The scholarly literature, I think, has exaggerated the prospects for the main Eastern countries. The US is, by far, the most powerful country in the world. It’s the only one able to impose sanctions that others must obey. Its corporations own half the world’s wealth. No other country can match its supply of internal resources – agricultural, mineral – nor the homogeneity of its society.
China has had enormous growth but is still a very poor country. You just need to take a look at the UN Human Development Index – you’ll find it’s ranked about 90th. The country has huge internal problems – demographic and ecological issues that are entirely unknown to the West. Chinese exports are designed and controlled by companies like Foxconn in Taiwan and Apple, but the profit does not stay in China. Apple then sets up an office in Ireland and avoids paying taxes. This is neoliberalism today.
The US can harm itself – and under Trump, it is doing so, but they still have a long way to go. It remains the most powerful of all.
What mistakes do you believe have been made in the US, Italy, and Europe, when dealing with the pandemic?
The first mistake was back in 2003 when nobody prepared for the current pandemic. Now we need to prepare for the next one.
Secondly, when the information came out of China – which happened very quickly – some countries didn’t react.
In Italy, there was a huge soccer game. That, I’m sorry to say, was apparently one of the sources. The Italian health system is pretty good, but it was not prepared for anything like this, because of the neoliberal cutbacks and austerity. This is continuing, incidentally.
You may have noticed that, not long ago, the German constitutional court ruled that the German banks cannot adhere to EU regulations. Well, that might eventually destroy the European Union. Germany has the big banks behind it. It has been blocking the efforts to create Eurobonds to distribute the costs through Europe.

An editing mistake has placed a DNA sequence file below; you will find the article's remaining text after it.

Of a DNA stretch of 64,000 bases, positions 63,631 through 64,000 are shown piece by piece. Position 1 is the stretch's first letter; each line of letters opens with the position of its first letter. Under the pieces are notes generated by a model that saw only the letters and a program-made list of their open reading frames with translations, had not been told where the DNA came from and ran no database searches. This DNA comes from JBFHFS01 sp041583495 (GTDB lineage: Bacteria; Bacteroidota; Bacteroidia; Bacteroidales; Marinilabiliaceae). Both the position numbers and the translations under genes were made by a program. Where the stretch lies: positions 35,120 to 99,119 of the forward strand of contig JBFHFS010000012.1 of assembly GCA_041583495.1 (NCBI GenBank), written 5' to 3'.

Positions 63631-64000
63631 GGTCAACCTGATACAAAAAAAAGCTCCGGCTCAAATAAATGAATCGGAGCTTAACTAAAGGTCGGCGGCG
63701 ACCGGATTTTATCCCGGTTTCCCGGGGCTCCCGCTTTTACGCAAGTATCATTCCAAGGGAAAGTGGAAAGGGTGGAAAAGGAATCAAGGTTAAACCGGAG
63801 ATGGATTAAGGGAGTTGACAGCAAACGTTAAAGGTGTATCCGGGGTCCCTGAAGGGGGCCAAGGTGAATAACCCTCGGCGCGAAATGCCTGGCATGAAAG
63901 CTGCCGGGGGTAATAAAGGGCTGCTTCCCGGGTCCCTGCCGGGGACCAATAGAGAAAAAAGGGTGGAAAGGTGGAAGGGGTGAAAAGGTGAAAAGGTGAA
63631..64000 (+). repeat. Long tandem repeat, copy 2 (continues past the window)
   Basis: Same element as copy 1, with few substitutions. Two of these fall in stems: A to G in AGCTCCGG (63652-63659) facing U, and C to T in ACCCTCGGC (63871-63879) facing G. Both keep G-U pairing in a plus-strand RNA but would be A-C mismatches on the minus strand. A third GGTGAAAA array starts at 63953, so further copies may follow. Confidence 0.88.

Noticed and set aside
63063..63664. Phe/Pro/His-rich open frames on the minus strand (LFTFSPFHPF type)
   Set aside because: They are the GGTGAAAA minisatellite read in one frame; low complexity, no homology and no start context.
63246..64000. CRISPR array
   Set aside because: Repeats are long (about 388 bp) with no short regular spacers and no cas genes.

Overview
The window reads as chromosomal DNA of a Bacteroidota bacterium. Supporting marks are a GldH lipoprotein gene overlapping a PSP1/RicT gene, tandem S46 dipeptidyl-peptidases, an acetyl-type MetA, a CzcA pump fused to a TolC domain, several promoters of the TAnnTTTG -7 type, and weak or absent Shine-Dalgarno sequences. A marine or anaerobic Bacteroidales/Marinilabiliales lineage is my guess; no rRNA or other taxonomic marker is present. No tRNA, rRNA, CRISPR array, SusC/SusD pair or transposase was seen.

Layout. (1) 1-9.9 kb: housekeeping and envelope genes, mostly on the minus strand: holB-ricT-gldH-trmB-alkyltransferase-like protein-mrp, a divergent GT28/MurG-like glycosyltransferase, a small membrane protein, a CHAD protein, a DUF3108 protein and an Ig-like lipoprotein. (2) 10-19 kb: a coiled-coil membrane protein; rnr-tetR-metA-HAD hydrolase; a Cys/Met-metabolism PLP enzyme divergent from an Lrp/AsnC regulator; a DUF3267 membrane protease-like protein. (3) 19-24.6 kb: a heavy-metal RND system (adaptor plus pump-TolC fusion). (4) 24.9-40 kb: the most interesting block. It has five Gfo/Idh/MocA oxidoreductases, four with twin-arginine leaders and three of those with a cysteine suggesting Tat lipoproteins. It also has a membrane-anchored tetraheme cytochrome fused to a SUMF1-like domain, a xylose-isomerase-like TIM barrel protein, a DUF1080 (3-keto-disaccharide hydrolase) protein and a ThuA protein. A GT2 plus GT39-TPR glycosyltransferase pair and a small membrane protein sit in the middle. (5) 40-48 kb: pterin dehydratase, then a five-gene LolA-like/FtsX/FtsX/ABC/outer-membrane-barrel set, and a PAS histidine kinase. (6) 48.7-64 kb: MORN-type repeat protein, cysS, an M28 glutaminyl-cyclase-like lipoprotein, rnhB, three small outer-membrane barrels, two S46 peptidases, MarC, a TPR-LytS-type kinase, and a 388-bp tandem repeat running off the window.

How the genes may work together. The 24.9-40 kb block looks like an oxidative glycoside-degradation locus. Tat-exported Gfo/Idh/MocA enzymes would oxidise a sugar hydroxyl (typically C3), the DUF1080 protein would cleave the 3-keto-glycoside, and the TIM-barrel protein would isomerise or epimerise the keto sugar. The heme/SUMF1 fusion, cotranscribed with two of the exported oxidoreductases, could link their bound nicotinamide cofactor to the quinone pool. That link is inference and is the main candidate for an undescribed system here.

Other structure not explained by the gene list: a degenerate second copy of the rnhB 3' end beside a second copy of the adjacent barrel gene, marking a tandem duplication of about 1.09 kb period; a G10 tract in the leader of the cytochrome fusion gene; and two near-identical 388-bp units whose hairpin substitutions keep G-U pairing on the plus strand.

So, overall, some countries in Europe have done well, but they’re not helping others.
When it comes to the US, it’s not even mistakes – it is criminality. US intelligence agencies were warning the White House daily. Trump only looks at his TV ratings and the stock market, which, he thinks, will help his election. Then when all of a sudden the stock market plunged, he realized something had happened.
Now his electoral strategy is to blame the States and their governments. When things go wrong, Trump will say that the wealthy States – especially those run by the Democrats – are misusing funds. This gets him some electoral points. He can claim success if something happens to go well. Of course, it’s the Federal government that has the funds and means.
So you can’t talk about mistakes. You can talk about sociopathic megalomania. Trump simply cares nothing about the public and the international situation.
From my childhood – the 1930s – I remember the fascist slogan of Franco’s generals – ‘Down with intelligence. Forward with death.’
How could a different future be created, without pandemics, global warming, and threats of nuclear war?
It’s all in our hands; it’s not even terribly difficult. First of all, we must prepare for the next pandemics, and we know how to do it. And we must repair the sick system in the background.
Governments need to stop tax havens and stock buy-backs, which rob the public of tens of trillions of dollars. None of this existed on anything like the present scale prior to the Reagan administration. It’s not utopian to say we should go back to the system before the neoliberal doctrines were imposed.
Austerity programs in Europe have been devastating, and there is no serious economic justification for that. They’ve lost the Union trillions of dollars. However, not all things are bad with the EU. It’s good for people to be able to travel from one country to another, have trade interactions, and migrate as they please. But the destruction of democracy by centralizing decision-making in Brussels is extremely harmful. The decisions of the unelected bureaucratic elite are generating anger, resentment, and dislike for institutions, creating fertile terrain for demagogues. That can be overcome.
Global warming can be dealt with too. We have the means, but not much time. I don’t think there’s a single threat that cannot be resolved. But the more we wait, the worse it gets.